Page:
"Why bother with such meaningless questions? We both know that I already am at my limit. It is not as if I am giving up, or not giving my best. This is simply as far as I can go." Daniel said in an exasperated voice, lightly shaking his head.
"Even if you say that, a moment ago you were still trying to push forward. Why stop now?" The Guardian asked as he faced Daniel with a blank expression.
"Why are you so curious about that?" Daniel asked in a harsh tone. He was already in a terrible mood, and the Guardian was only pouring salt on his wounds.
"Because you made the best deal of all the people that passed by me in these Hellblaze Trials." The Guardian answered, still not showing an inkling of emotion in his face. His eyes, however, turned a bit less cold. Daniel could see a glimmer of pity in them, which made him even angrier.
"I see. I did think you sounded somewhat familiar." Daniel said dismissively, making the Guardian give a rare sight.
"Pride is not something people like you should hold on to." The Guardian said as his expression finally turned serious.
Daniel was taken aback by his words. His face darkened as his mind raced to give him an answer, but the words he desperately tried to look for never came to him. He couldn't help but admit the Guardian was right.
Even if Daniel had been shunned by his father, even if he had to struggle with all he had to attain the miserly achievements he had, he was still proud of himself. He knew that anyone else that faced the hardships he did would most likely have fallen short to what he managed to do.
Nevertheless, it was all for naught. Facing the harsh reality would have never been easy on him, it could never have been.
Lars Borgin might have taken a liking to the technique he developed to control swords with Qi, and Daniel might have managed to fight his way to the Inner Sect to slap his father's face, but that was it.
Daniel had reached his peak long ago, and it was simply not high enough.
In the grand scheme of things, he still meant nothing. He never would.
He would never be able to leave the mountainside, being stuck far from the ground and far from the peak. Inevitably, he would fall someday, joining all the others that never even tried the climb before.
The simple mortals that could only watch from afar as countless cultivators tried the climb, and countless more fell back to the ground. Daniel would never be anything but one of those people that they watched with fervor but ultimately meant nothing in their simple lives.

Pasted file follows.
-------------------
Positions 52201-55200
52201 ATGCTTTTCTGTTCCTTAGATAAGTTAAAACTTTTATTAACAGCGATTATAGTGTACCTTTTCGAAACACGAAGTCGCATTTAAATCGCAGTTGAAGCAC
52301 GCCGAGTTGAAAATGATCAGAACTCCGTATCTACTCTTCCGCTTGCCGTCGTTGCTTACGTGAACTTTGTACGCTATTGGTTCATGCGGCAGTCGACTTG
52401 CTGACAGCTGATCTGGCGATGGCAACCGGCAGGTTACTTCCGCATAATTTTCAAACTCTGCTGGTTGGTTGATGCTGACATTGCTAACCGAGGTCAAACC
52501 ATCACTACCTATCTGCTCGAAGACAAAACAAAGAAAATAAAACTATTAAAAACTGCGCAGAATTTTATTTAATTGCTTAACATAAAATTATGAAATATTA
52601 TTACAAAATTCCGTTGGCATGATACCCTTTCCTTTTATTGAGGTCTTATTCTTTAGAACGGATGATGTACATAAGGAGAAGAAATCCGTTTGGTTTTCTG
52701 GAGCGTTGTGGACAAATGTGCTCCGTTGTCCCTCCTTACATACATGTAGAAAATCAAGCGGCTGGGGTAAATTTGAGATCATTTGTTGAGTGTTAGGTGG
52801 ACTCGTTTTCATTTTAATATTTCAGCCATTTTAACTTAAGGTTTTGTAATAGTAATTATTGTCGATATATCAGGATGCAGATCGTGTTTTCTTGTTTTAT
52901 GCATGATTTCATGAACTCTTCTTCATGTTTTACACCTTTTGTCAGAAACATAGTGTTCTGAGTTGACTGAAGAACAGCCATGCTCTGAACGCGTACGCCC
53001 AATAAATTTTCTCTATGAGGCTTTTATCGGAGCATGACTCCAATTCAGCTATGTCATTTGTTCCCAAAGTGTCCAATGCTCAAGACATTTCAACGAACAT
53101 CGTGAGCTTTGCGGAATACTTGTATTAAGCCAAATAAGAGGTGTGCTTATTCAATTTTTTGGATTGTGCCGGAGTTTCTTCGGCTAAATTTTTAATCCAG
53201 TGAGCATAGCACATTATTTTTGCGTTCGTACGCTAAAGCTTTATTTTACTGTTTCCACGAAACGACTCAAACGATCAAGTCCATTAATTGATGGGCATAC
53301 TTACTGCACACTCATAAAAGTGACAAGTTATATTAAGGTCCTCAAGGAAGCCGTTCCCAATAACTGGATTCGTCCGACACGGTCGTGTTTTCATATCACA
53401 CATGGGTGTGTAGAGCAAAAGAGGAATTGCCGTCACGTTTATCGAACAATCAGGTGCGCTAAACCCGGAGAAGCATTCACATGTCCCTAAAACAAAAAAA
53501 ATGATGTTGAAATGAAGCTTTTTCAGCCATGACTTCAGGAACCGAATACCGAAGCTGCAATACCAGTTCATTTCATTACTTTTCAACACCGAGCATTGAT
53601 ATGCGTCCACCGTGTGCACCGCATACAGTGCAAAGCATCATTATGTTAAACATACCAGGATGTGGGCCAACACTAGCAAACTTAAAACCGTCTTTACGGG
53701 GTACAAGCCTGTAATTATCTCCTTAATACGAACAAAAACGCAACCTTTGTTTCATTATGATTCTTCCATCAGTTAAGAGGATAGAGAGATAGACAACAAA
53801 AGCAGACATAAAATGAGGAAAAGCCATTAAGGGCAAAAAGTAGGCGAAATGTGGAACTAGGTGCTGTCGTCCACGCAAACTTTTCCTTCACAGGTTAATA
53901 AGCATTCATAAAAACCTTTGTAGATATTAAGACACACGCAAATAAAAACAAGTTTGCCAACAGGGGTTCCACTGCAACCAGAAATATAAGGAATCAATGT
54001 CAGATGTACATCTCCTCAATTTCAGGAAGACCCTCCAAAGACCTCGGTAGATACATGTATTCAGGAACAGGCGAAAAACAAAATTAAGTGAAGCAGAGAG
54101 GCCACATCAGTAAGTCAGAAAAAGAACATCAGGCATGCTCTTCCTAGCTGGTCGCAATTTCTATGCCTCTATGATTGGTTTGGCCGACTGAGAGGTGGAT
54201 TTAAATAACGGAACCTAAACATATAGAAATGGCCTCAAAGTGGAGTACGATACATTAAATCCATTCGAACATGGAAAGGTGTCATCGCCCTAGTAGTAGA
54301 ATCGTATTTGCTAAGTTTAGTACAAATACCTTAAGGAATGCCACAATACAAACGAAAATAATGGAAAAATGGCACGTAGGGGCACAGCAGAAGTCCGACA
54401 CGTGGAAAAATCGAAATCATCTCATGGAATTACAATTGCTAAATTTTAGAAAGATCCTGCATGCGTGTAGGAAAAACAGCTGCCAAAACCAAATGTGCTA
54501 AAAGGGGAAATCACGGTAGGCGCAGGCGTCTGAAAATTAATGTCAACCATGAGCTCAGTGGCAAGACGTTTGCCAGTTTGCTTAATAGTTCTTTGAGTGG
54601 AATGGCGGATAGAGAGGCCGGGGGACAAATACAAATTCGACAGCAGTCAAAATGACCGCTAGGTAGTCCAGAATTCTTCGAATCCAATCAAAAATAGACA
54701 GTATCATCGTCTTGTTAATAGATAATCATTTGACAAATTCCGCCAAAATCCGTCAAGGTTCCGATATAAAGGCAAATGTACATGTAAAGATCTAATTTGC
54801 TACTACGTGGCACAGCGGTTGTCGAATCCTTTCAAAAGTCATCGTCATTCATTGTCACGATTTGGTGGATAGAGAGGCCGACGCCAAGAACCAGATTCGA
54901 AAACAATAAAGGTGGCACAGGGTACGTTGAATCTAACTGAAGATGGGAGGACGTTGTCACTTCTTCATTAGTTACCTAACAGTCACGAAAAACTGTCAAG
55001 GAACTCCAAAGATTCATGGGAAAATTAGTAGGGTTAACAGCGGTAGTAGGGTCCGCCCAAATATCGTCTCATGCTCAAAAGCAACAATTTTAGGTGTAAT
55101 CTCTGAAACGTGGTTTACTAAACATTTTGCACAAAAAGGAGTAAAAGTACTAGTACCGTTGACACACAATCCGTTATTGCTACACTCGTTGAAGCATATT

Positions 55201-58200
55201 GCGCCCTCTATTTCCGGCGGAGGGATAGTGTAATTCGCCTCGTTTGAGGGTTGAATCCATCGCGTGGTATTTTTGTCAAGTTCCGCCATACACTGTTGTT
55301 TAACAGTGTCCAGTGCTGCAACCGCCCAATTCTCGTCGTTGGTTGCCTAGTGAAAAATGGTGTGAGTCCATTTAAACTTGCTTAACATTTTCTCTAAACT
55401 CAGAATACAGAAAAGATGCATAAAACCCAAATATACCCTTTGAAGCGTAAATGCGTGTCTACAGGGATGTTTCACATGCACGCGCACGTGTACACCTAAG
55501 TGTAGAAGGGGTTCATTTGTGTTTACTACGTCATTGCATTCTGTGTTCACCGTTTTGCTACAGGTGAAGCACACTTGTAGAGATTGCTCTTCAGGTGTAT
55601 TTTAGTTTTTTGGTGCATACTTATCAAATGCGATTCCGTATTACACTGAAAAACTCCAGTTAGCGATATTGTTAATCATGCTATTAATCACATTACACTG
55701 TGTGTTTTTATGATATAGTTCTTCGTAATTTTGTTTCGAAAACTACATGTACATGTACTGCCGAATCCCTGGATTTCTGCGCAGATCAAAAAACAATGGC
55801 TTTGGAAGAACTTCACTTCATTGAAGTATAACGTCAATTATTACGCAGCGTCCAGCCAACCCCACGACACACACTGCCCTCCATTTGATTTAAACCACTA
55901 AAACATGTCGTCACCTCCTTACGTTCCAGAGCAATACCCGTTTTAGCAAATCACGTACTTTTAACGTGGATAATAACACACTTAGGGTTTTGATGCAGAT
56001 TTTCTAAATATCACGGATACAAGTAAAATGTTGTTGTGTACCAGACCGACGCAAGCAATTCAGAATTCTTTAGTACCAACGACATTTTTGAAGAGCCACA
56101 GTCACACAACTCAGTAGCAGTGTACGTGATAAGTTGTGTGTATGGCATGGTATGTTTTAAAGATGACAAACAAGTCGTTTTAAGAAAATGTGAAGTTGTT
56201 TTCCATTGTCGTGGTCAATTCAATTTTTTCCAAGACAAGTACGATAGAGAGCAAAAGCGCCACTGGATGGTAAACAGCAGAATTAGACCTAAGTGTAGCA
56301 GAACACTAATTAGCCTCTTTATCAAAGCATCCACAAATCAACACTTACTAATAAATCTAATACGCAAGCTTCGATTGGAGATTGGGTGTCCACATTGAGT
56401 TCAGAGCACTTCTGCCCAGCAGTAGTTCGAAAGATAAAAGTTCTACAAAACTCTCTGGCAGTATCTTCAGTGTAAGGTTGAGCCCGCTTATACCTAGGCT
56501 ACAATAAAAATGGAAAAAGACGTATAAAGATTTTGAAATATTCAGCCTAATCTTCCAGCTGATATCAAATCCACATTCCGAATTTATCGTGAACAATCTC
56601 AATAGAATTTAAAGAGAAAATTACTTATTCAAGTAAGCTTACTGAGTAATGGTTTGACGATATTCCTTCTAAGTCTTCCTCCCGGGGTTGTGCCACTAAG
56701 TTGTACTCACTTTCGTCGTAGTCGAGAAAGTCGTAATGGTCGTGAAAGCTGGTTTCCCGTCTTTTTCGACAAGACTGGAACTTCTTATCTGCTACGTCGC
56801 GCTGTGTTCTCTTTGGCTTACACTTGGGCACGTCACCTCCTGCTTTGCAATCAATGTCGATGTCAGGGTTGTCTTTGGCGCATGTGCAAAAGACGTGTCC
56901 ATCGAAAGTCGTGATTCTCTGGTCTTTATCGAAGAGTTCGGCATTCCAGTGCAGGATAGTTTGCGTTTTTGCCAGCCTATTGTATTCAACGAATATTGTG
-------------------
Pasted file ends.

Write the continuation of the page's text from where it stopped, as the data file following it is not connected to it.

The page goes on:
"The climb might gift you power, but it also brings you pain. Those that are not fated to reach the peak will get nothing but suffering out of it." The Guardian spoke lightly, but emotionlessly, as if he had said those words many times before. It was clear he was already numb to their meaning, numb to their effect on the people they were directed to.
"Maybe you should consider if the climb is truly worth it." The Guardian added, sighing yet again. "There is nothing wrong in seeking happiness instead of power and living a fulfilling life."
Daniel gazed at the Guardian with a strange look in his eyes. He didn't utter a word as he pondered for some time.
"Am I the only one left?" Daniel broke the silence after some time, furrowing his brows tightly.
"Yes." The Guardian answered simply. "All the others either fell or reached the peak. You are the only one left."
"I see." Daniel sighed with a pained look. In truth, he had been so absorbed in his own climb that he didn't even notice that other people fell from the mountain. Maybe they had been so far above him that he couldn't even see them before the Guardian saved their lives.
"Well, I can't climb further, and I can't safely return to the ground." Daniel spoke in a soft voice. "What now?"
"You still haven't told me your answer." The Guardian pointed out. For whatever reason, it clearly wanted to hear a clear answer from Daniel.
"My answer is mine alone." Daniel dismissed him without hesitating.
The Guardian shook his head at such stubbornness. He snapped his fingers, and the space around Daniel started to distort. It looked like Daniel had somehow changed his mind during the course of their conversation.
Or rather, he wasn't willing to admit what he felt to anyone else.
In truth, this conversation had shaken him greatly. Deep down, he knew the Guardian was right. Still, how could he truly find happiness?
If he joined the common mortals, he would outlive many generations of his own family. This was not something he would ever be willing to experience. He would rather die than outlive his descendants.
In the world of cultivators, he amounted to nothing, cursed to never be able to achieve a higher level. Even Amon, who was supposedly even less suited to cultivation than he was had been slowly surpassing him.
All Daniel could truly do was try his best to keep up with them. No matter how much pain it brought to him, no matter if it ended up destroying him, he couldn't stop. It was only thanks to the Guardian's words that he finally understood the terrifying thought that had been creeping on his mind ever since he gained some understanding of the world.
His happiness lied on the people he loved, and they were all ever so slowly leaving him behind.